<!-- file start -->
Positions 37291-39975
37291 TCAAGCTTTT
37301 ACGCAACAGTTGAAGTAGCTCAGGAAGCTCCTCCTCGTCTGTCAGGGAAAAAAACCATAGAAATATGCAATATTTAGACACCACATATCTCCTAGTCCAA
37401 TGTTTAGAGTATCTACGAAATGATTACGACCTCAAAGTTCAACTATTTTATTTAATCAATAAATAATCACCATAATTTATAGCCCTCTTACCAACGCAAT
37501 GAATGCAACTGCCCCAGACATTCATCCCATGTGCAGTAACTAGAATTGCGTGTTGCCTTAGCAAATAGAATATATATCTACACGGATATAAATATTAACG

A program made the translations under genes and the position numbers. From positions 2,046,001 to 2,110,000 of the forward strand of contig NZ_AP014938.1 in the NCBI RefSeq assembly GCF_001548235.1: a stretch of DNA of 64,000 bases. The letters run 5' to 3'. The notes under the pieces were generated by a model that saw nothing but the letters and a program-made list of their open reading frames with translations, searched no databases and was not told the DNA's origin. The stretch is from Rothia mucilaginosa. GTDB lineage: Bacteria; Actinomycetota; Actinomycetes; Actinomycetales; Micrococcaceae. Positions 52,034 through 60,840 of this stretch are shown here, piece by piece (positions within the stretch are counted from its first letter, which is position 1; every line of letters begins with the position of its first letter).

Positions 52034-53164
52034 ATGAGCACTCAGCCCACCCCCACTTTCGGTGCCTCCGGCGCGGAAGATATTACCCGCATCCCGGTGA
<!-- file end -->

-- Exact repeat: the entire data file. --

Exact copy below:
Positions 37291-39975
37291 TCAAGCTTTT
37301 ACGCAACAGTTGAAGTAGCTCAGGAAGCTCCTCCTCGTCTGTCAGGGAAAAAAACCATAGAAATATGCAATATTTAGACACCACATATCTCCTAGTCCAA
37401 TGTTTAGAGTATCTACGAAATGATTACGACCTCAAAGTTCAACTATTTTATTTAATCAATAAATAATCACCATAATTTATAGCCCTCTTACCAACGCAAT
37501 GAATGCAACTGCCCCAGACATTCATCCCATGTGCAGTAACTAGAATTGCGTGTTGCCTTAGCAAATAGAATATATATCTACACGGATATAAATATTAACG

A program made the translations under genes and the position numbers. From positions 2,046,001 to 2,110,000 of the forward strand of contig NZ_AP014938.1 in the NCBI RefSeq assembly GCF_001548235.1: a stretch of DNA of 64,000 bases. The letters run 5' to 3'. The notes under the pieces were generated by a model that saw nothing but the letters and a program-made list of their open reading frames with translations, searched no databases and was not told the DNA's origin. The stretch is from Rothia mucilaginosa. GTDB lineage: Bacteria; Actinomycetota; Actinomycetes; Actinomycetales; Micrococcaceae. Positions 52,034 through 60,840 of this stretch are shown here, piece by piece (positions within the stretch are counted from its first letter, which is position 1; every line of letters begins with the position of its first letter).

Positions 52034-53164
52034 ATGAGCACTCAGCCCACCCCCACTTTCGGTGCCTCCGGCGCGGAAGATATTACCCGCATCCCGGTGA